Wallabies man of the moment Bernard Foley insists he wasn’t trying to deliberately waste time and has taken aim at All Blacks coach Ian Foster for a lack of sympathy after the heartbreaking Bledisloe Cup loss on Thursday.
New Zealand’s 39-37 triumph in Melbourne will be remembered for referee Mathieu Raynal’s unprecedented decision to give the All Blacks a free kick which they then converted into Jordie Barrett’s match-winning try.
Raynal could be heard urging Foley to kick for touch but the five-eighth insists he was merely trying to organise his teammates.
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“It was pretty chaotic,” Foley said on Between Two Posts, which will air on Stan Sport on Friday night.
“The ref was trying to speed the game up, we were just trying to get certainty about the call. There was a lot of change of personnel, it was loud, 55,000 people in there, roof closed so we were just trying to get clarity. There’s a process we go through when we’re kicking for touch so we were just going through that.
“My comms to the referee, he said ‘time’s off, can you hurry up and kick?’ There was no times of there was going to be a repercussion or that time was back on.
Watch the full Bernard Foley interview tonight with Sean Maloney, Andrew Mehrtens and Morgan Turinui on Between Two Posts on Stan Sport
“So it’s a shame because it was a great game, I was really impressed with the character that the team showed when we went down people and we got behind, to stay in the fight.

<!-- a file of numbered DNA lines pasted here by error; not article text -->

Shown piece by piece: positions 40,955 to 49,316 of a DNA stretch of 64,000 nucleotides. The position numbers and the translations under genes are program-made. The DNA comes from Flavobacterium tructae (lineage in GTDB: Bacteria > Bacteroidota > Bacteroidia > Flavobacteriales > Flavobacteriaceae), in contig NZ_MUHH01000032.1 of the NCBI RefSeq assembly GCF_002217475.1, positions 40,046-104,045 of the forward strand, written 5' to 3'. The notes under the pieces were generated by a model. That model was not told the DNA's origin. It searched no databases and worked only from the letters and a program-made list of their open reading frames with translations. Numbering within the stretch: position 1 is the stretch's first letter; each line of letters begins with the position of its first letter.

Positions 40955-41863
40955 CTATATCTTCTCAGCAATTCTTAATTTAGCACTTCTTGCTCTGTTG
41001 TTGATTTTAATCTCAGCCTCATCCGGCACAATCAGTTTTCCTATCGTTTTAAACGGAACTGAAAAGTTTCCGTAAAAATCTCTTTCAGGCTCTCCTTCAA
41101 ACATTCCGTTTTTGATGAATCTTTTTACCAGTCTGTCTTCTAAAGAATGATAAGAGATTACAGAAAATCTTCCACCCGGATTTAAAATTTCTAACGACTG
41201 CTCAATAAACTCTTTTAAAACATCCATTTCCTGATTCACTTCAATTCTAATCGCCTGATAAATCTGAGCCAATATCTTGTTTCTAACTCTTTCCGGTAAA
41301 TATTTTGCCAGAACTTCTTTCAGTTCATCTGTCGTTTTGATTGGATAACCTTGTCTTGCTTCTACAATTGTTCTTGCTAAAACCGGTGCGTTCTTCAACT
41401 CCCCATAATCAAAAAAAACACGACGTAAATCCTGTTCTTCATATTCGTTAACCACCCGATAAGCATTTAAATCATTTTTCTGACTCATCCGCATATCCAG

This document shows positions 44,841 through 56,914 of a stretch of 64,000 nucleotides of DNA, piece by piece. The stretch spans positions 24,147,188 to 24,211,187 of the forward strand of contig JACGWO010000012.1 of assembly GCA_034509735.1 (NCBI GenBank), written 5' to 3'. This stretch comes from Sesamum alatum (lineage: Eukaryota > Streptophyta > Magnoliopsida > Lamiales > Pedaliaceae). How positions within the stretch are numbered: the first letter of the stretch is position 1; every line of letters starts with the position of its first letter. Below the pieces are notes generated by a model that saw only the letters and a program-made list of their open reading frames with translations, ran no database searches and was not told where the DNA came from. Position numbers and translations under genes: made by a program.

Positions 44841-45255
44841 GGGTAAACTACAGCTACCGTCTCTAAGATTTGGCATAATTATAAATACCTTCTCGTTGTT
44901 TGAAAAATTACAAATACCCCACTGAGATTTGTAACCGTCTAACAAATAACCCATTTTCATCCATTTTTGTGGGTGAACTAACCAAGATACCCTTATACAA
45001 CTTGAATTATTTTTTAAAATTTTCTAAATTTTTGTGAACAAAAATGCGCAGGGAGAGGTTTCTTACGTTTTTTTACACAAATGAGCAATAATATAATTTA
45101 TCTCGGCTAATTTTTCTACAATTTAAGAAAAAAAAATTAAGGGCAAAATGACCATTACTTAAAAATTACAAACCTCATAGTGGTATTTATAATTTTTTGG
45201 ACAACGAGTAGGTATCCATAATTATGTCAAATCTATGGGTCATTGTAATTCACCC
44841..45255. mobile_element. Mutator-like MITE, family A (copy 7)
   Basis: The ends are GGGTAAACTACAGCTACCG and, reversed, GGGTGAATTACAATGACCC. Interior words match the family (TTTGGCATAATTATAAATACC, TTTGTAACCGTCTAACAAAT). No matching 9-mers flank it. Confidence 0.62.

“That we’re talking about that is disappointing and still trying to digest it I suppose.”
Footage has emerged on social media highlighting Wallabies teammates – led by Lalakai Foketi – urging Foley to hurry up and kick for touch.
But the 33-year-old said he “wasn’t aware” of their cries.
“La (Foketi), speaking to him (afterwards), he was getting a read off the referee and was trying to impose there. But I was talking, trying to get the read with the forwards and go through the process. It’s hard to digest.”
Foley was asked what the team’s plan was as they tried to hold onto a slender lead in the dying minutes.
“Keep it tight and try and wind down the clock that way,” he replied.
“It wasn’t trying to get to the buzzer and not kick the ball. I had all intentions to get there and kick the ball and contest that set-piece.”
Foley said the Test was overall played in excellent spirits but was disappointed to read Foster’s comments criticising Australia’s game management.
“Dane Coles, I’ll get myself in trouble if I speak about him,” he quipped.
“But a few comments from Ian Foster – when you get away with one there should be a bit of empathy or sympathy and that’s probably the disappointing thing. Because had the shoe been on the other foot, it would have been interesting to see their reaction.”
Foley hoped the bizarre situation would end up being a one-off.
“It’s tough because you always feel you’re on the wrong end of it. You hope it doesn’t set a precedent. Let’s just hope it’s an anomaly, as much as that sucks, and we’ve just got to swallow the hard pill.”
Former Wallaby Morgan Turinui added that Raynal’s actions could open a can of worms.
“I have never ever seen that decision made, in a match of Test rugby, in my life. It’s a strange line in the sand from the referee,” Turinui said.
“This decision was ridiculous.”
The Wallabies now dust themselves off for a return match at Eden Park on September 24.
Foley appears a near certainty to start at No.10 again after a superb performance in his first Test in three years.
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